In this July 4, 1993 photo, President Bill Clinton and Nelson Mandela listen during Fourth of July ceremonies in Philadelphia during which Clinton presented the Philadelphia Liberty Medal to the African National Congress president and South African President F.W. de Klerk. (AP Photo/Greg Gibson)
President of the African National Congress Nelson Mandela acknowledges cheers from the crowd as he prepares to unveil the ANC's official election platform in 1994. (AP Photo/David Brauchli)
African National Congress (ANC) leader Nelson Mandela greeted residents of Mmabatho in March 1994, during a visit after the nominal homeland came under South African control following the ousting of the former President Lucas Mangope. (Reuters/Howard Burditt)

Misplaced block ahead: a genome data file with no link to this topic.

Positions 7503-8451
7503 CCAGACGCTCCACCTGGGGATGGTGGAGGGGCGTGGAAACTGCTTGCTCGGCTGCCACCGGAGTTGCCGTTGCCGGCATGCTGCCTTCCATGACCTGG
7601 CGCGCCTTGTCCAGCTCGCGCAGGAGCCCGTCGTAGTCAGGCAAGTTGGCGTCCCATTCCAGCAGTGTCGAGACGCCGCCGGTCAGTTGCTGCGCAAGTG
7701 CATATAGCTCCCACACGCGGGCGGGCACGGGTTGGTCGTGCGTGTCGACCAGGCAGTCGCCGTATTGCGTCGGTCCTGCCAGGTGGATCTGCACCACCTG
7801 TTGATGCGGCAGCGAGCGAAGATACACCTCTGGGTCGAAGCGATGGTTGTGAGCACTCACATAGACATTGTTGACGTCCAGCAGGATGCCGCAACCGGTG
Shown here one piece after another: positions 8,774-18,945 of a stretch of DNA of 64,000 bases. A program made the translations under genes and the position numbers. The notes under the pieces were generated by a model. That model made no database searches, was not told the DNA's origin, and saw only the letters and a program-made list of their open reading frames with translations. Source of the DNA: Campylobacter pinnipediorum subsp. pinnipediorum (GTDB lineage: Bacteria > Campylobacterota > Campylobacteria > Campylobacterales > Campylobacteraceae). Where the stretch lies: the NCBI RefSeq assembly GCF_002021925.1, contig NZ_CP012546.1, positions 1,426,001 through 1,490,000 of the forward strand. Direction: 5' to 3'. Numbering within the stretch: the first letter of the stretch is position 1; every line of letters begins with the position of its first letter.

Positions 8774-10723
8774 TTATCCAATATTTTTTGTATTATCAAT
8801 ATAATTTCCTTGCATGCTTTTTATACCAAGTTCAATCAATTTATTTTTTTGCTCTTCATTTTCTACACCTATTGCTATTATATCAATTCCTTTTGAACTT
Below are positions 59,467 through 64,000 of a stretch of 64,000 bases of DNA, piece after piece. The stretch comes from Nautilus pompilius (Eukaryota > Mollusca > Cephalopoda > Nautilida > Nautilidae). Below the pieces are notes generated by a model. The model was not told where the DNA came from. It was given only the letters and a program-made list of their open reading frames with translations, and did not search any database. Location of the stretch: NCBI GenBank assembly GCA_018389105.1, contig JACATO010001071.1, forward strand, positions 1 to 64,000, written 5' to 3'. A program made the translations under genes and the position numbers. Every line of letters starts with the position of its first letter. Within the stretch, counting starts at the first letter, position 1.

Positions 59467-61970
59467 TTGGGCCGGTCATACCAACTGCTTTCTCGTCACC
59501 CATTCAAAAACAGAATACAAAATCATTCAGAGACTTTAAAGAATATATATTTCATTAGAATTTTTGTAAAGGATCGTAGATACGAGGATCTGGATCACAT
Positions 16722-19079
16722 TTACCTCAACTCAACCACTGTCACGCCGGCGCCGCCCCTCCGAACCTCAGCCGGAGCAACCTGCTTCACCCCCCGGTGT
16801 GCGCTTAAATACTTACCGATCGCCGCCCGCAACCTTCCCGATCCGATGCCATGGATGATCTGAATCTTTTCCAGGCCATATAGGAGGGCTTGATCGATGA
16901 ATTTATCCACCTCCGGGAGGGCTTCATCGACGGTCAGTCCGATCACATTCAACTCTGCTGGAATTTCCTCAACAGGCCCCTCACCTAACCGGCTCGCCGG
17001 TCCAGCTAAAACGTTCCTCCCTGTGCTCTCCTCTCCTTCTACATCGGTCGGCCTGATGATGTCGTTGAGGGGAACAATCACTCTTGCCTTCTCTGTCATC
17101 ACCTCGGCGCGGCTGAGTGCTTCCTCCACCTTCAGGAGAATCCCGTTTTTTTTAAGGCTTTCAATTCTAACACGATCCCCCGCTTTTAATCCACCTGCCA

South African President Nelson Mandela smiles with actor Sidney Poitier at a press conference in Cape Town in 1996. Poitier played Mandela in the film "One Man, One Vote" (AP Photo / Sasa Kralj)
South African President Nelson Mandela waves to crowds as he sits next to Queen Elizabeth II in a an open carriage on the way to Buckingham Palace.(AP/Louisa Buller)
Chairman of the Constitutional Assembly Cyril Ramaphosa, left, holds up a copy of the country's constitution which was signed by President Nelson Mandela, in December 1996. (AP Photo / Adil Bradlow / POOL)
Nelson Mandela at a news conference in Johannesburg in February 2000. (AP Photo / Denis Farrell)
South African rugby captain Francois Pienaar, right, received the Rugby World Cup trophy from President Nelson Mandela also wearing a South African rugby shirt, after South Africa defeated New Zealand in the Rugby World Cup , in 1995. (AP Photo / Ross Setford)